Art Force MSP

Autobiography in Art (Owen Brown)

Autobiography in Art, Part II of Owen Brown’s Guest Blog. (Part One)

Albrecht Dürer’s Self Portrait

Not the obvious, then. That is, Velasquez peeking coyly from Las Meninas, or Rembrandt’s absolutely gorgeous self-portraits, from youth through age. Or even Picasso. Or Van Gogh. Frida Kahlo. Durer, Auerbach, Freud, Hockney. It is easy enough to put pencil and chalk to paper, or brush to canvas (even when it is not). Less easy, though, to see through the image, to the truth.

What I am trying to say is that the painted surface is a mirror, and one that reflects back on the observer, distorts, and is distorted. Vision is a subjective mechanism; we select and discard, and what we see varies by mood and moment. How we think, who we are with, what we had for lunch … there’s little certainty that we will see “what there is.” To which, although one can be certain that things “are,” each of us has our “areness,” which is hard to share.

Frank Auerbach’s Self Portrait

Hence self-portraiture – a struggle to breech this gap. Artists are trying to do many things, always, some of which remain obscure. To please? To provoke? To make a point? To exchange the work for food, status, money, sex? And who knows, days or years on, what this was? Beyond the artist’s original spark, the point is that we just don’t see, but we are conditioned as to what we see. We don’t look at natural phenomena – water, wind, the rainbow – with the same interest behind or, processes that we employ to look at manmade things, and different cognitive procedures take over when we are looking at a face – painted or photoed, than when we are looking at a field of corn, even if it is a field by Van Gogh.

Still we look. We look because of our essential aloneness. And because we are creatures of need, our looks are questions, desirous of answer, except we don’t know the question. Only that we need to connect with another.

Frida Kahlo

In practical matters, we are always looking for body parts: eye, hand, breast, ear, if on a level that is often removed from consciousness. We search for them not just in paintings, or advertisement, but in the sky’s clouds. An arrangement of twigs. Two black dots and a semicircle, on a lemon yellow background. We need others, and we need them human, else why the popularity of the aibo robot (aibo, 相棒, Japanese for pal…) copies of which may still be comforting thousands of Alzheimer sufferers in Japan. Not just us – Harlow’s experiments with rhesus monkeys in the 1950’s showed that other species, as well, feel the need for affection, companionship, connection. We anchor to a place. We anchor to each other.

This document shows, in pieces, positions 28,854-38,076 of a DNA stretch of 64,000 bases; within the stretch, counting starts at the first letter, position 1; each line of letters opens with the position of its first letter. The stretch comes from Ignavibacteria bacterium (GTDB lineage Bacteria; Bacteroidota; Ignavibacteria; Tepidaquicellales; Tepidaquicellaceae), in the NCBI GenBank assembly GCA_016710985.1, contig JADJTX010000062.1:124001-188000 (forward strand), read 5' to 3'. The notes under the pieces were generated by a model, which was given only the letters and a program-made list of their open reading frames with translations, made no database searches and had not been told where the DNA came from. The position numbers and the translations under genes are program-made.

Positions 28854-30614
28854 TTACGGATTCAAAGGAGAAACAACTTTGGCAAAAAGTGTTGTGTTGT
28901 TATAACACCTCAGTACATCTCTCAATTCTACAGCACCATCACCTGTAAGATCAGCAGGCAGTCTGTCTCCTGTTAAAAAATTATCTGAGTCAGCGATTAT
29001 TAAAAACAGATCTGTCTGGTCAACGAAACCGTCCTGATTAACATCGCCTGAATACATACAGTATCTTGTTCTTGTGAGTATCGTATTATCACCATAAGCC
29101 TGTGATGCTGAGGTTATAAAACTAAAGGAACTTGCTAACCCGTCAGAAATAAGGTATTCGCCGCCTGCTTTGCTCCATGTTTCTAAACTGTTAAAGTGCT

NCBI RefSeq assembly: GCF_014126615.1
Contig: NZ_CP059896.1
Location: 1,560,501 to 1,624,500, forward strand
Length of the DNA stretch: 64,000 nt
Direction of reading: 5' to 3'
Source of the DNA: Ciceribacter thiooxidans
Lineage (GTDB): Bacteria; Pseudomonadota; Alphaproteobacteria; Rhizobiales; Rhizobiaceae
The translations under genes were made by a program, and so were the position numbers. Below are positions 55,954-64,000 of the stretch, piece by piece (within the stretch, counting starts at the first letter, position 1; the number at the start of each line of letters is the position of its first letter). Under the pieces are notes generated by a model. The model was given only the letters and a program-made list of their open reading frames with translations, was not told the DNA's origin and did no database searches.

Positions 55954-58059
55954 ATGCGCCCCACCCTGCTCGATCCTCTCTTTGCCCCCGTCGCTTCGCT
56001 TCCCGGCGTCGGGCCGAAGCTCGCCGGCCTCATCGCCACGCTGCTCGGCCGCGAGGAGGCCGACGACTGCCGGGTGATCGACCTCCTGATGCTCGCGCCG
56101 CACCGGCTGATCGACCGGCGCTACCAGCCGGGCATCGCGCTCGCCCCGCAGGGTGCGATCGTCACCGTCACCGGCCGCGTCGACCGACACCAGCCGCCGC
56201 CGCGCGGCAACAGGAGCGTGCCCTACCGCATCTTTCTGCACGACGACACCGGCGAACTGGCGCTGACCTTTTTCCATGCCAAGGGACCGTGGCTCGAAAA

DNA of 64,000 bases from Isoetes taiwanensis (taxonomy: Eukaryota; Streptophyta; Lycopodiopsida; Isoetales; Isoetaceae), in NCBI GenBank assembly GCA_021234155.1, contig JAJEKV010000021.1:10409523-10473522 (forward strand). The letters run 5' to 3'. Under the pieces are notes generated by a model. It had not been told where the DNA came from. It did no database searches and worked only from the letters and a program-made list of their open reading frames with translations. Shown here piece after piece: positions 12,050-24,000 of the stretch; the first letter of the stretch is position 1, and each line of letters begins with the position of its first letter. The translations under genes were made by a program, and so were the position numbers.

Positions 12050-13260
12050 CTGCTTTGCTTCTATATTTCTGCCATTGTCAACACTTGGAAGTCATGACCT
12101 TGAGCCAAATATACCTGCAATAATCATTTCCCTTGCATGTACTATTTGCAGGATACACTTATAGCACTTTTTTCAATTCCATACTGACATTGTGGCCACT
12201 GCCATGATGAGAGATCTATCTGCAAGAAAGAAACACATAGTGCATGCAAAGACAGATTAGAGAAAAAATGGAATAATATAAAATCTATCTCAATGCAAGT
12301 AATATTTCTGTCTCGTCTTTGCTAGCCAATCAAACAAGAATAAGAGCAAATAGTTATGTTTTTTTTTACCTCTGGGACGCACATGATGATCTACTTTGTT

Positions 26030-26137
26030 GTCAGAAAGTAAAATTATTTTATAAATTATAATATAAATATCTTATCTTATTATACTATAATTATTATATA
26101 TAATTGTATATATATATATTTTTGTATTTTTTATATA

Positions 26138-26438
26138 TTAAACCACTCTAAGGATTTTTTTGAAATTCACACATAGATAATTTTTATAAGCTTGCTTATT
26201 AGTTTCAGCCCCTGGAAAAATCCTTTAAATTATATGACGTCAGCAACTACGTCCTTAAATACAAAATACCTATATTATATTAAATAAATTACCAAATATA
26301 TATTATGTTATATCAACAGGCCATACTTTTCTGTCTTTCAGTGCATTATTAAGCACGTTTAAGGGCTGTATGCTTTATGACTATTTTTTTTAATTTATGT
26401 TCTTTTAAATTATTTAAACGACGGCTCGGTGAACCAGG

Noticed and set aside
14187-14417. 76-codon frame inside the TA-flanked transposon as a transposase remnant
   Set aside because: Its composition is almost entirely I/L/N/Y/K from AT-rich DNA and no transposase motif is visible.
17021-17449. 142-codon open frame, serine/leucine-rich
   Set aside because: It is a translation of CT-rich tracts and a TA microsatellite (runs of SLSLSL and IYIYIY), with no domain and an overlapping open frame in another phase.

And to make the place our own, we fill it with imagination, and with imagery. Regardless the ephemerality, of image, of production (you don’t work on the same painting forever), of thought (you don’t think the same thought for very long) we invest what we do with the lie and comfort of permanence and memory.

Doing this, there’s no more important, nor risky venture, than to make that image, the self. Even if the viewer does not recognize this, every painter present for her painting is painting herself.

Would this mean style? Or more grandly, world view? You might say so. More importantly, as John Elkins has written, each honest object “…has a certain force, a certain way of resisting or accepting [a] look and returning that look to [the viewer].” There is an intimacy of seeing which causes us to pose, stop and wonder, to know that another was here, did this, and here, still, something remains.

Still, seeing “owns what it sees.” Reducing any form of production to commentary runs the danger of denying distinction, destroying needful boundaries, and dissolving individuality into a melting universe of humankind. So that one could claim that a manhole cover is an extension of personality. Or a toilet is a portrait. As did Duchamp. The urge to give up one’s own personhood may be both why painters paint, and, because it is impossible except and unless one is completely psychotic to think that there is no difference between you and me, why there is room for auto-biography, or at the very least, ownership.

David Hockney’s Self Portrait

Beyond metaphysics, a painter can say “I painted that. With my own hands.” And a painter can also say that it’s a picture of San Michel, or of a dog, or a nude, or nothing at all. But at the very least it is an artifact that required the painter to make choices, and through selection, individuate. An object that interrogates systems of belief wanders in the direction of wonder. This is a voyage that, if successful, provides for the need for encounter, and the search for wonder.

If this is not a self-portrait, it is still a truth about the artist who was. As a series is the artist caracoling through one turn at a time, over a life. And we, as spectators, see these objects differently at different times, as we see each other differently. Perhaps what we can best receive from them is an understanding of the uncertain boundary between the inanimate item and the other, of the force of every day symbol, and of the investment of meaning. This is true authenticity, it is something that can not be separated from humanness, or from its certain truth. And it is why painters paint.

– Owen Brown

You can listen to Brown’s interview with Art Force from last year here!